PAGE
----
As investors flee Brazil, will the United States or China emerge as the country’s economic savior?


Brazil posted a record trade surplus of $ 61 billion in 2021, according to data released Monday by the Economy Ministry, the country having exported more than $ 280 billion in exports and captured just under $ 220 billion. of dollars in imports.

For the world’s 12th largest economy, the surplus represents a moment of growth. However, Ryan Berg, a Latin American trade expert at the Center for Strategic and International Studies, said News week the moment could be short lived.

Brazil has spent “liberally” during the pandemic as it sought to avoid a major economic downturn like the one experienced by its Latin American peers, Berg said. Right now, the country faces major inflation of nearly 11%, and Berg says investors are getting nervous.

Investors withdrew about $ 2.2 billion from the country’s domestic hedge funds in October amid rising interest rates, Bloomberg reported. Berg said businesses see the country cannot maintain its current level of spending and fear that the main 2022 presidential candidate and former president Luiz Inacio Lula da Silva will further promote state economic intervention.

The United States and China are two of Brazil’s most important trading partners. Here, US President Joe Biden participates in a virtual meeting with Chinese President Xi Jinping in the Roosevelt Room of the White House on November 15, 2021 in Washington, DC
Photo by Alex Wong / Getty Images

As the country heads into economic uncertainty, the country’s largest trading partner, China, and its second largest trading partner, the United States, may be on the verge of expanding their economic ties and influence within of South America’s largest economy.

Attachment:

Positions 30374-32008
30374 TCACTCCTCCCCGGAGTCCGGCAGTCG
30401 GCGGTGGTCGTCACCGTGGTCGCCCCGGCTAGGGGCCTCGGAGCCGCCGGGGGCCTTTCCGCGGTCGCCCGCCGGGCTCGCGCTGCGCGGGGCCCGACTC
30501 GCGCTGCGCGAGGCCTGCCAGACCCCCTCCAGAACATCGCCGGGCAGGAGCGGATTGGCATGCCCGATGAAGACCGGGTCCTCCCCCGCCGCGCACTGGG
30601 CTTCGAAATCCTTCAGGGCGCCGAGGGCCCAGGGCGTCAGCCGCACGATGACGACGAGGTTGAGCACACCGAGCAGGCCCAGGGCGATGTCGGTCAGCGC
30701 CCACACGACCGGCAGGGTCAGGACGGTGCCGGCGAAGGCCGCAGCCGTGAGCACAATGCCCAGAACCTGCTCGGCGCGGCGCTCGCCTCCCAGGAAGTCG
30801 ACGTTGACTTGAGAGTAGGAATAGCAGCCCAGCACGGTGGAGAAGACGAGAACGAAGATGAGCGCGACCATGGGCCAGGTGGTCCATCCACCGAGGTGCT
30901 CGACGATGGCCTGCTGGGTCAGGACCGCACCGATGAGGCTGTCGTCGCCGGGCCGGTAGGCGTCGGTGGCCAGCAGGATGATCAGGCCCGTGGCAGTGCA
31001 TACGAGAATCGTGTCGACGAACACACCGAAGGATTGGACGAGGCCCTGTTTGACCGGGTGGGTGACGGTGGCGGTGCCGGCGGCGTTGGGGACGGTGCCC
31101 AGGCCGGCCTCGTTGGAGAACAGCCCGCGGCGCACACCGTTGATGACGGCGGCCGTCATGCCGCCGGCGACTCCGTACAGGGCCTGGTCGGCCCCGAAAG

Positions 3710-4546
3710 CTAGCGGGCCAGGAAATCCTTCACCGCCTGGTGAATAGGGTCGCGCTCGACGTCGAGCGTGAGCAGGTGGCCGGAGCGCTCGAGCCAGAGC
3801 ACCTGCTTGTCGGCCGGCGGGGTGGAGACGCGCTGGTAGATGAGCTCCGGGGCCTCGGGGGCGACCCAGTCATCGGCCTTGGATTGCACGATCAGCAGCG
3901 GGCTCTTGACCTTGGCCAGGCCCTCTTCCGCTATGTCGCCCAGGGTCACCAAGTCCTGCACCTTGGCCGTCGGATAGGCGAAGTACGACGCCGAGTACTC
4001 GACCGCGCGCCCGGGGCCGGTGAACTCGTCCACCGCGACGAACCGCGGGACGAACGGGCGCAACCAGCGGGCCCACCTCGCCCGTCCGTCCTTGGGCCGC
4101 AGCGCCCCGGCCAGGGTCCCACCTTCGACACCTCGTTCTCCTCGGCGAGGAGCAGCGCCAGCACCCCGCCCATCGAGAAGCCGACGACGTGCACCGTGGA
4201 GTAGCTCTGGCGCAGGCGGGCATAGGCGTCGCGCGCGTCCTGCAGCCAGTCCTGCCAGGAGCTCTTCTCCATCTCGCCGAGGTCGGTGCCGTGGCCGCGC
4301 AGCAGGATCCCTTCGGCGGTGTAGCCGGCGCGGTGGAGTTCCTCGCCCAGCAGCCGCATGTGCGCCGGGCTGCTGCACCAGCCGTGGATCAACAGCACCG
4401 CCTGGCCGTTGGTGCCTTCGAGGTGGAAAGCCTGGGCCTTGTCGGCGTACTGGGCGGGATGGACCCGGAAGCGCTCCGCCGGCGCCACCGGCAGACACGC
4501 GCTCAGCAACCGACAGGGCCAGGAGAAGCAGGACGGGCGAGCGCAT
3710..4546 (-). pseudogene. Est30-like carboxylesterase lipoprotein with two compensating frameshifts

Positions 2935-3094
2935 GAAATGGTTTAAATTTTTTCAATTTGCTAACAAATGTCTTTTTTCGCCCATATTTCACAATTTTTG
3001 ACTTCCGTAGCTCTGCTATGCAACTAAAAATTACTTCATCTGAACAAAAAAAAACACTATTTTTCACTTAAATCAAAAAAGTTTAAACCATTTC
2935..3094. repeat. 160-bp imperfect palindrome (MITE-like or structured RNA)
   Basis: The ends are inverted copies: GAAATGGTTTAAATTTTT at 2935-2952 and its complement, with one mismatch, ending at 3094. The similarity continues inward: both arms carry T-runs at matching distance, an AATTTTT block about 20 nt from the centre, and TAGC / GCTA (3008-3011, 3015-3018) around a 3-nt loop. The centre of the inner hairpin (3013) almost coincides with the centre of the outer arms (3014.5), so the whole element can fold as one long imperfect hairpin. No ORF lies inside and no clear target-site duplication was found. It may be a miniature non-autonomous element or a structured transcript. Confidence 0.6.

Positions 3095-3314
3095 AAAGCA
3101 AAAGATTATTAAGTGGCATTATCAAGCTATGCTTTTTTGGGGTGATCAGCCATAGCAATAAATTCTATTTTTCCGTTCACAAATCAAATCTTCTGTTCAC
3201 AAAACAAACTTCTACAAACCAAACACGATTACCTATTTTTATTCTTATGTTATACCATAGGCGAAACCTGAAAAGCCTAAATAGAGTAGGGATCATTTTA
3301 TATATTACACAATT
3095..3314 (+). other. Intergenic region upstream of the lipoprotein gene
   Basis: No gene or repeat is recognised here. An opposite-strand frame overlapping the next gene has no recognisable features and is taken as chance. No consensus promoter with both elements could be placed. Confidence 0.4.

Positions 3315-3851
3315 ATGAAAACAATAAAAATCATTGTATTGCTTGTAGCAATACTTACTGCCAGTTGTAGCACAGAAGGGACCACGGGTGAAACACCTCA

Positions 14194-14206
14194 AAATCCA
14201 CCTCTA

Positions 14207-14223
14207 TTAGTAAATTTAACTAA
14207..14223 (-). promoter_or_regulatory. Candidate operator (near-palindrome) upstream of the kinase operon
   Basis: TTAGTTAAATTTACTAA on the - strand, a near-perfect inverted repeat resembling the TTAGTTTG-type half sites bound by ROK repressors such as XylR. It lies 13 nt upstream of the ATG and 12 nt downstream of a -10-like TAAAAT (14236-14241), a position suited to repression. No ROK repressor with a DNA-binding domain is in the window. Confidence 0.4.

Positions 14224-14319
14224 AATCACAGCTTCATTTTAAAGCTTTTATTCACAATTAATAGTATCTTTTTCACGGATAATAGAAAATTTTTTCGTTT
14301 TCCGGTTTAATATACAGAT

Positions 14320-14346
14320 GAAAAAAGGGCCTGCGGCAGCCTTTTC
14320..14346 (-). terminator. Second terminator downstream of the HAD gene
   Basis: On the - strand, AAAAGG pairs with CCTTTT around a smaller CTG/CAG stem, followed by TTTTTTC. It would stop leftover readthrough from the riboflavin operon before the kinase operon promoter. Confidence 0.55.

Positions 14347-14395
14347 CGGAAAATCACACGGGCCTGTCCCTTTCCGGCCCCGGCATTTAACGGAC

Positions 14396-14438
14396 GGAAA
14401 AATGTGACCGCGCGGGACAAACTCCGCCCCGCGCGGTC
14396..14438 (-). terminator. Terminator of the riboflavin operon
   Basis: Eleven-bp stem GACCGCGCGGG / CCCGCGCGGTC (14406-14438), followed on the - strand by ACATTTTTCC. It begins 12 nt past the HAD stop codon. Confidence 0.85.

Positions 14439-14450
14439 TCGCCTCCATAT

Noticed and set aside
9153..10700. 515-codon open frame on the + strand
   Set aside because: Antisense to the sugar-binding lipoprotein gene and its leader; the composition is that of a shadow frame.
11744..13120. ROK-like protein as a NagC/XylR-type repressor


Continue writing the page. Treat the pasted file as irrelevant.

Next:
While China remains Brazil’s largest trading partner, Brazil’s exports to China jumped 28% in 2021, compared to 45% of exports to the United States during the same period. Berg said this momentum could go even further in America’s favor as Brazil seeks to re-energize economic growth by investing in more valuable business assets.

“The United States really has a lot of this value-added trade with Brazil, a lot more manufacturing-oriented trade,” Berg said. “We call it added value because it tends to have ripple effects in terms of the number of jobs it produces or the level of income that tends to lead to it.”

While much of Brazil’s trade with China focuses on raw materials, such as soybeans and iron, Berg said the United States has focused its attention on a few industries, including telecommunications and of technology. This concentration has allowed the United States to take a lead in the race with China in advanced areas of the Brazilian economy, such as its deployment of 5G.

After Brazil said it would introduce two separate 5G frequency bands – one for the government and one for everyone – it said Chinese telecommunications leader Huawei would not be involved in the government plan, which , according to Berg, has enabled Western European and American countries to progress. in securing contracts for the deployment of 5G. If America maintains this practice, it could further strengthen its importance in the Brazilian economy.

“(The United States) has been pretty successful, quite frankly, in keeping China out of some of these industries,” Berg said. News week. “In terms of added value, the kind of skilled jobs you want to create as a leader of a developing country (like Brazil), the United States, I think, has a much bigger role.”


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